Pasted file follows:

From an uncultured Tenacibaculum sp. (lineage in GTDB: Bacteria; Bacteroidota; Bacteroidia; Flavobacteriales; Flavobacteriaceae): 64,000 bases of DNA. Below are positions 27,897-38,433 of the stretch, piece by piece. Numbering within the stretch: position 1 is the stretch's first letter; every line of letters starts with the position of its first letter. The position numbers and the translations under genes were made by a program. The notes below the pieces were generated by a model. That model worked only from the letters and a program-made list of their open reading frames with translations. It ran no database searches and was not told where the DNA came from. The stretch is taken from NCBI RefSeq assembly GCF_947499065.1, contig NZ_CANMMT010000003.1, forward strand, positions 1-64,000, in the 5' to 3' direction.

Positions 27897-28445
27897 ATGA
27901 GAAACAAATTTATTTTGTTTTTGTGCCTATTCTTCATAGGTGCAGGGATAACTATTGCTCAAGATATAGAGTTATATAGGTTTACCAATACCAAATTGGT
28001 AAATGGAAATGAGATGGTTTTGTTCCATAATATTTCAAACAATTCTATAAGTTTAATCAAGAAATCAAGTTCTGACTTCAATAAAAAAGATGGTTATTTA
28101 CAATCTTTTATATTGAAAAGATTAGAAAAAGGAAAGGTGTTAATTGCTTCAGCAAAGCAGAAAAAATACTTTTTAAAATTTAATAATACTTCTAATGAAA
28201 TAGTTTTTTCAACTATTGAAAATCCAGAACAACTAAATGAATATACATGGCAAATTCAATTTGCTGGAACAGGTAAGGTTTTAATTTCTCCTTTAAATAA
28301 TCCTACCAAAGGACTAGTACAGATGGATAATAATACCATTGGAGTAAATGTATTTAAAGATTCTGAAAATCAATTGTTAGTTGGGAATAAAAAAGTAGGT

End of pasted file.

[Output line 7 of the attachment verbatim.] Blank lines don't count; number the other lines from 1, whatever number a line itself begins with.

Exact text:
28201 TAGTTTTTTCAACTATTGAAAATCCAGAACAACTAAATGAATATACATGGCAAATTCAATTTGCTGGAACAGGTAAGGTTTTAATTTCTCCTTTAAATAA